For the record

Buxom Records

Chris Bedell and Jake Yoxsimer listen to newly recorded tracks at Buxom Records.

Chris Bedell and Jake Yoxsimer listen to newly recorded tracks at Buxom Records.

Photo/Matt Bieker

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It’s a scene many musicians might be familiar with. Long nights locked in the basement, microphone cables and instruments crowding the room, working hard to perfect a sound while trying not to disturb the neighbors. Local musicians Chris Bedell and Jake Yoxsimer know this routine well, not as the members of Reno’s newest band, but as the owners of the city’s newest recording studio, Buxom Records.

The idea for a studio occurred to them several years ago. Bedell and Yoxsimer recognized a need for affordable, high-quality recording resources that weren’t available at the time.

“What do all musicians want to do?” Yoxsimer said. “We wanted to record our stuff and put some music out. We had the idea, ’Let’s get a space and maybe just by helping other people do what we’re trying to do, maybe we can fund our habit.’”

Residing in a basement suite of a commercial office building on West Second Street, Buxom Records is an atypical studio. Since acquiring the space in 2013, Bedell and Yoxsimer have soundproofed the room and installed new equipment. To avoid disturbing the neighbors, they operate outside of regular business hours, often working through the night when mixing and mastering recordings.

While finding a more traditional space is one of their goals, the owners say that Buxom’s priority is delivering quality recording opportunities to local musicians with few resources.

“We’re trying to keep our costs low so that we can bring a good quality to musicians who are just trying to put something out there for a really reasonable price,” said Yoxsimer.

One of those musicians is Molly Seals, a country singer from Carson City who returned from the advanced auditioning stages of American Idol. Seals recorded with Buxom Records several months ago when Bedell approached her about visiting the studio.

Seals believes that a studio like Buxom Records might serve the population of musicians in Reno that have yet to establish themselves in the local scene—those who are unwilling or unable to book time with a more established studio.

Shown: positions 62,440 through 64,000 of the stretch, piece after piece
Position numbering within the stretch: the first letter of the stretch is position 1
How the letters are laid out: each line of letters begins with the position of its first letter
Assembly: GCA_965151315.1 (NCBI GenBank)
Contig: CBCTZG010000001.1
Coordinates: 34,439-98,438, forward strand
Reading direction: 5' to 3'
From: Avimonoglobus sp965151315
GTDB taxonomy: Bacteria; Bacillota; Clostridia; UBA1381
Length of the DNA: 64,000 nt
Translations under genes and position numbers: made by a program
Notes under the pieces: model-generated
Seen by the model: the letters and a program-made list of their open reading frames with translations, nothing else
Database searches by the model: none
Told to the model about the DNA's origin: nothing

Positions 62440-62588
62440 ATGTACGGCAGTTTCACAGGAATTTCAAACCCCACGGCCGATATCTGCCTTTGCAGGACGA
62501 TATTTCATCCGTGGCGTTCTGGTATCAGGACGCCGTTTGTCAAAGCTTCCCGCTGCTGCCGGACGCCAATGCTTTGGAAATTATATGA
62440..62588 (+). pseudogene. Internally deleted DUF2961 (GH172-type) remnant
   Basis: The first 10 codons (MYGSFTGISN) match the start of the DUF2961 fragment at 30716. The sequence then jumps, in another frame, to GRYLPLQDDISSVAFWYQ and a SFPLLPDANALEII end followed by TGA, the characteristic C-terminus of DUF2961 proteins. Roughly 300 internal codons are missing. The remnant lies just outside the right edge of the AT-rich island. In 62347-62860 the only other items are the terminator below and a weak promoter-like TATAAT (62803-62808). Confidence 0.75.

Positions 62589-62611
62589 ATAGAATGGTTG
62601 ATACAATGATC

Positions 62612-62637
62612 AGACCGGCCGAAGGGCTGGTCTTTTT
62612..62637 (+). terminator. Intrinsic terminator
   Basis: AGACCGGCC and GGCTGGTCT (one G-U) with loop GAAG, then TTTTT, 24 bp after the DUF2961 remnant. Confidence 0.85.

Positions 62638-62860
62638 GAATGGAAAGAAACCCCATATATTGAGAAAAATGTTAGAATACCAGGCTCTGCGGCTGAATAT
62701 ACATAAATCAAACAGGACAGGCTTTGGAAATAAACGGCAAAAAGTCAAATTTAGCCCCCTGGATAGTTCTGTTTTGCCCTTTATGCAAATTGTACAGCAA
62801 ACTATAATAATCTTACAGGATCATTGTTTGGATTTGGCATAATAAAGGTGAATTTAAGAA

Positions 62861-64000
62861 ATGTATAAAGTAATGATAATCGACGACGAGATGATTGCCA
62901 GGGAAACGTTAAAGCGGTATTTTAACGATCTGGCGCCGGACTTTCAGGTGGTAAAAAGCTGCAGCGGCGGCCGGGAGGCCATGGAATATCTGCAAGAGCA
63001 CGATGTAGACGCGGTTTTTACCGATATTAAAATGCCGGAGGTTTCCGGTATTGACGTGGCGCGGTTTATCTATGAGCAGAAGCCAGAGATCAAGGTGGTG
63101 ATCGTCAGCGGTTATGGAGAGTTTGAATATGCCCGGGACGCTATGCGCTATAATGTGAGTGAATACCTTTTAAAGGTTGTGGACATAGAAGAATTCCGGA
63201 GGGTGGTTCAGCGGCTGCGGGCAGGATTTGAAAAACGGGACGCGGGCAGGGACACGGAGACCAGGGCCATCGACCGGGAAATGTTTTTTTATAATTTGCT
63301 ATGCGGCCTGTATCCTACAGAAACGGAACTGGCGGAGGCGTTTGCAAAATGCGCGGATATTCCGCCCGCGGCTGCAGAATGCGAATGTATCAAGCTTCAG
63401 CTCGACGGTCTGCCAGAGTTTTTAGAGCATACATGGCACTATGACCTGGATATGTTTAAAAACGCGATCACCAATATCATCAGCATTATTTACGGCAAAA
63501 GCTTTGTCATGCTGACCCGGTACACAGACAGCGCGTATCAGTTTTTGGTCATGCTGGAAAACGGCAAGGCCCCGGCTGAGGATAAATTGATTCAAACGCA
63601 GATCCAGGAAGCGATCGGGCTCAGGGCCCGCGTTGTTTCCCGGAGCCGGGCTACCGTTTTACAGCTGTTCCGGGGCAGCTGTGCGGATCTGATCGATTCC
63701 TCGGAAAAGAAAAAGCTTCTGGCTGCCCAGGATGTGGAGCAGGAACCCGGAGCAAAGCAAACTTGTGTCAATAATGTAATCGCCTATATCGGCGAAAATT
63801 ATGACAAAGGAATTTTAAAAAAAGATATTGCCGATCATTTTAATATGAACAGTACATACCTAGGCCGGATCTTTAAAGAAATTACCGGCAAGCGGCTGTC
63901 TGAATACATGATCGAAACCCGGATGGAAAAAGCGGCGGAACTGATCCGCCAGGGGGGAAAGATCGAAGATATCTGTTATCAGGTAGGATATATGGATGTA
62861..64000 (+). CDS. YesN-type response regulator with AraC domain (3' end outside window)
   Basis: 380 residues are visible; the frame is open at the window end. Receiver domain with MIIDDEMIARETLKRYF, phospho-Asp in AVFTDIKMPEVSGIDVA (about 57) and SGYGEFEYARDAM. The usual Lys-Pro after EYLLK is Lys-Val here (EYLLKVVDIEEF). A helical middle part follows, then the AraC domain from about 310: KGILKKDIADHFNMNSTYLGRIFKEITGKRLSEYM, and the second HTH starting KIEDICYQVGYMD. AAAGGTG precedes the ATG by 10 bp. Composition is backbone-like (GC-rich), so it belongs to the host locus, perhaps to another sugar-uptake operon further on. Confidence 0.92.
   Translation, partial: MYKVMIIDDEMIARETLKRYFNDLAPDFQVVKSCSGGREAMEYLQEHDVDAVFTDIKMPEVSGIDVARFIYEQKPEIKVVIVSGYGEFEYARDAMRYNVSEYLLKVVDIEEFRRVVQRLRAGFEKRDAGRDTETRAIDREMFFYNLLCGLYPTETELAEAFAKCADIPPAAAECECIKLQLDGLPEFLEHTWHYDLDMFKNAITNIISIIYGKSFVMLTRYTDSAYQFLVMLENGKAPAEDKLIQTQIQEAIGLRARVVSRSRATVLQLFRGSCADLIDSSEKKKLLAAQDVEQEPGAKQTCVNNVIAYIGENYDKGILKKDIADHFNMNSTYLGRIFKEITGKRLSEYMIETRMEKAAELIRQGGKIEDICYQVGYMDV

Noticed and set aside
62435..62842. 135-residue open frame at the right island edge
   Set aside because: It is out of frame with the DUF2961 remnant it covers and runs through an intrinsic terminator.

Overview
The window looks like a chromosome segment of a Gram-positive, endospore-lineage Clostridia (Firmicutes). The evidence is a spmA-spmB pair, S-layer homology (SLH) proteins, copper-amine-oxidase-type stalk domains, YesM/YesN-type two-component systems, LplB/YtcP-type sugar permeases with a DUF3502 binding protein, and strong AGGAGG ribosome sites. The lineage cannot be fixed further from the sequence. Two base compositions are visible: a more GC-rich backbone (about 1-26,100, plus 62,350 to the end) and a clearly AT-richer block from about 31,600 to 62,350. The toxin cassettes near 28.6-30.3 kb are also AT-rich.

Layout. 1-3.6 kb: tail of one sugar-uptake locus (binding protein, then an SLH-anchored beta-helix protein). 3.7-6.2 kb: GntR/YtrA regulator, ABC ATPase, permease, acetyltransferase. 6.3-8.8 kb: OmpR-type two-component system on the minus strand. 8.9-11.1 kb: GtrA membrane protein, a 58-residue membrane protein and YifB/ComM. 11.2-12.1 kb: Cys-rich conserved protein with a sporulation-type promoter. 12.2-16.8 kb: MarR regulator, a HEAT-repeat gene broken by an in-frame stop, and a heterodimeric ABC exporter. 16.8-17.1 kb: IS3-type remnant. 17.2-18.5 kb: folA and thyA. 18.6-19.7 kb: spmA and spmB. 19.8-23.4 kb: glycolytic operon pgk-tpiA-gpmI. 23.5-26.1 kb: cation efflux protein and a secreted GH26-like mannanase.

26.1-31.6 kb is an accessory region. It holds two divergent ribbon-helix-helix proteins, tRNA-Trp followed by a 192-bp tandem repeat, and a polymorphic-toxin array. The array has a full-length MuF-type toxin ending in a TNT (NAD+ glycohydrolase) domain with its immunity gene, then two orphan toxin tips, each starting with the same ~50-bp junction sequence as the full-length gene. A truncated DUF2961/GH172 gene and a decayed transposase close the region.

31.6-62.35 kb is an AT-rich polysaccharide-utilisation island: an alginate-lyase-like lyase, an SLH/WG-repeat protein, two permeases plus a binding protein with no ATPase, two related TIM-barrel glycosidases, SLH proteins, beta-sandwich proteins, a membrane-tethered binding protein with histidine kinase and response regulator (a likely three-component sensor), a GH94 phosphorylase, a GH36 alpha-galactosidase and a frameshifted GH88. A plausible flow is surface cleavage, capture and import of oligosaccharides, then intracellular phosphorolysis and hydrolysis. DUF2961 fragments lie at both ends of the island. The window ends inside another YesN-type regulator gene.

“I think it's perfect for somebody like me,” Seals said. “I feel like I’m going to walk into an established recording studio … and you almost feel like a little kid playing house. But with Buxom, it gives people that confidence to say, ’You know what, I could be a part of the music scene.’”

Evynn Tyler, who performs as Franc Friday, was voted the best local rapper by RN&R readers in 2014, and has also recorded several projects with Buxom. Tyler believes that by marketing specifically to Reno’s newest generation of musicians, the studio could potentially find unprecedented success.

“New artists will never stop emerging in this town, and if Chris and Jake are smart, they’ll know to get to them first and help them create their first big successes,” Tyler said. “This market is relatively untapped by legitimate, non-exploitative people, so I think that these guys will attain incredible success if they play their cards right.”

Bedell and Yoxsimer’s ultimate vision for Buxom Records goes beyond just recording, however. They eventually plan to market themselves as a fully-fledged record label with national aspirations.

“There’s so much music coming out of Reno and we would love to be a part of all of it—whether it’s recording, promoting, anything,” Bedell said.

“We want to be the hub of Reno music culture,” said Yoxsimer. “We want to be in the center of it. If we don’t all work together and we don’t all try to promote each other and try to get music out a low cost and all this stuff, then music in Reno is not going to go anywhere it hasn’t already been.”